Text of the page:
In addition to reviewing a patient's prescription medication profile, clinicians should consider food and environmental substances that may increase the metabolism of melatonin and lead to enhanced daytime drowsiness. Specifically, caffeine intake and cigarette smoking should be considered, as caffeine and the polycyclic aromatic hydrocarbons found in cigarette smoke significantly induce CYP1A2.[8,15]

The patient's medical history is also important. Melatonin should be avoided in patients with a history of seizures, as it lowers the seizure threshold. It should also be avoided during pregnancy because of its potential to alter pituitary-ovarian function, induce uterine contractions, or cause developmental disorders in the fetus.[8]

Finally, patients should be reminded that natural products are not always produced according to accepted manufacturing standards. For example, several brands of melatonin have been found to contain impurities.[8] In 1989, the FDA recalled products containing L-tryptophan, which were linked to 1543 cases of eosinophilia-myalgia syndrome (EMS) and 28 deaths.[8] A precursor to tryptophan known as 5-hydroxytrytamine is now widely available, and similar impurities leading to the development of EMS have been reported.[8]

In conclusion, patients taking prescription antidepressants should be advised against taking tryptophan or melatonin to improve their sleep. In getting the right drug to the right patient, clarifying the cause of the sleep disturbance will help determine which medications or therapies should be used. For example, if it is secondary to the patients psychiatric illness, it may resolve when medications used to treat that illness begin to take effect. Alternatively, clinicians could consider prescribing an antidepressant that is known to have sedative properties, such as mirtazapine. Finally, several nonpharmacologic methods may help resolve a sleep disorder: good sleep hygiene, stimulus control, relaxation strategies, or cognitive behavioral therapy.[8,16] If a sleep disorder persists, prescription sleep aids should be considered.

References
  1. McClung CA. Circadian genes, rhythms and the biology of mood disorders. Pharmacol Ther. 2007;114:222-232. Abstract
  2. Hallonquist JD, Goldberg MA, Brandes JS. Affective disorders and circadian rhythms. Can J Psychiatry. 1986;31:259-272. Abstract
  3. Maurizi CP. The therapeutic potential for tryptophan and melatonin: possible roles in depression, sleep, Alzheimer's disease and abnormal aging. Med Hypotheses. 1990;31:233-242. Abstract
  4. L-Tryptophan: Monograph. Altern Med Rev. 2006;11:52-56. Abstract
  5. Mitchell, PB. Drug interactions of clinical significance with selective serotonin reuptake inhibitors. Drug Saf. 1997;17:390-406. Abstract
  6. van der Mast RC, Fekkes D. Serotonin and amino acids: partners in delirium pathophysiology? Semin Clin Neuropsychiatry. 2000;5:125-131.
  7. Turner EH, Loftis JM, Blackwell AD. Serotonin a la carte: supplementation with the serotonin precursor 5-hydroxytryptophan. Pharmacol Ther. 2006;109:325-338. Abstract
  8. Cauffield JS, Forbes HJ. Dietary supplements used in the treatment of depression, anxiety, and sleep disorders. Lippincotts Prim Care Pract. 1999;3:290-304. Abstract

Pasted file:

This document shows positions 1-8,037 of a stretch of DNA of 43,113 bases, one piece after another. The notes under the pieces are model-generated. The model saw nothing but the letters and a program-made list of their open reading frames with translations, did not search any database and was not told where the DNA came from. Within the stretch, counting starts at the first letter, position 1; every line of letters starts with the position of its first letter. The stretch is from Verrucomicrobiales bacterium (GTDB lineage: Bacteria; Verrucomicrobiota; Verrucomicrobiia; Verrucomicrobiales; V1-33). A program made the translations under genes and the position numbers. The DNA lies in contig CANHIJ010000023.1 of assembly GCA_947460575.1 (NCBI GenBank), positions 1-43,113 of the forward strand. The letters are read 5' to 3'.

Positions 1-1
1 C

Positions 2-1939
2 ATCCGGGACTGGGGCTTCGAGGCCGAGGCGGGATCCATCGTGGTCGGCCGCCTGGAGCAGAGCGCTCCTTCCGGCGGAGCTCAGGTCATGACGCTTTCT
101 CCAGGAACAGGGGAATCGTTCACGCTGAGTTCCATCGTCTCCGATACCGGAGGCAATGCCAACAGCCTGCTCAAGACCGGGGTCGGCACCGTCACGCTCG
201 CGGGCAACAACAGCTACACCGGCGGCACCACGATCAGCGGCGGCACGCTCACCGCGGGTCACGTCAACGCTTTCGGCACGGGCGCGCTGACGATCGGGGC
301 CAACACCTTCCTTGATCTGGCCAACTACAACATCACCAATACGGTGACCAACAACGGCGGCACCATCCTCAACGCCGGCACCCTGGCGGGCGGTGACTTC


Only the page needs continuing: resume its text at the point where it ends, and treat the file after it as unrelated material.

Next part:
9. Werneke U, Turner T, Priebe S. Complementary medicines in psychiatry: review of effectiveness and safety. Br J Psychiatry. 2006;188:109-121. Abstract
  10. Buscemi N, Vandermeer B, Hooton N, et al. The efficacy and safety of exogenous melatonin for primary sleep disorders. A meta-analysis. J Gen Intern Med. 2005;20:1151-1158. Abstract
  11. Huuhka K, Riutta A, Haataja R, Ylitalo P, Leinonen E. The effect of CYP2C19 substrate on the metabolism of melatonin in the elderly: a randomized, double-blind, placebo-controlled study. Methods Find Exp Clin Pharmacol. 2006;28:447-450. Abstract
  12. Brosen K. Drug interactions and the cytochrome P450 system. The role of cytochrome P450 1A2. Clin Pharmacokinet. 1995;29(suppl 1):20-25. Abstract
  13. Ursing C, von Bahr C, Brismar K, Rojdmark S. Influence of cigarette smoking on melatonin levels in man: Eur J Clin Pharmacol. 2005;61:197-201. Abstract
  14. Lamoure J. M3 clinical clerk educational opportunity: psychopharmacology drug interactions. Presented at South Street Hospital, London Health Sciences Centre, London, Ontario, August 10, 2007.
  15. Ursing C, von Bahr C, Brismar K, Rojdmark S. Influence of cigarette smoking on melatonin levels in man. Eur J Clin Pharmacol. 2005;61:197-201 Abstract
  16. Vaillancourt R. Insomnia. In: Canadian Pharmacists Association. Patient Self-Care: Helping Patients Make Therapeutic Choices. 1st ed. Ottawa, Ontario: Canadian Pharmacists Association; 2002.
 

braveheart

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Sometimes I find that mirtazapine doesn't do its full zap for my sleep - like with stress around the recent move - and I have to take a low dose of zopiclone as well. It just helps my mind to... shut down and mellow out.
I used to take passiflora based natural sleep aids before I got on meds. Interestingly this article says nothing about those kinds of supplements, maybe because they are more UK based, and this article is US/Canada based. Melatonin isn't available here.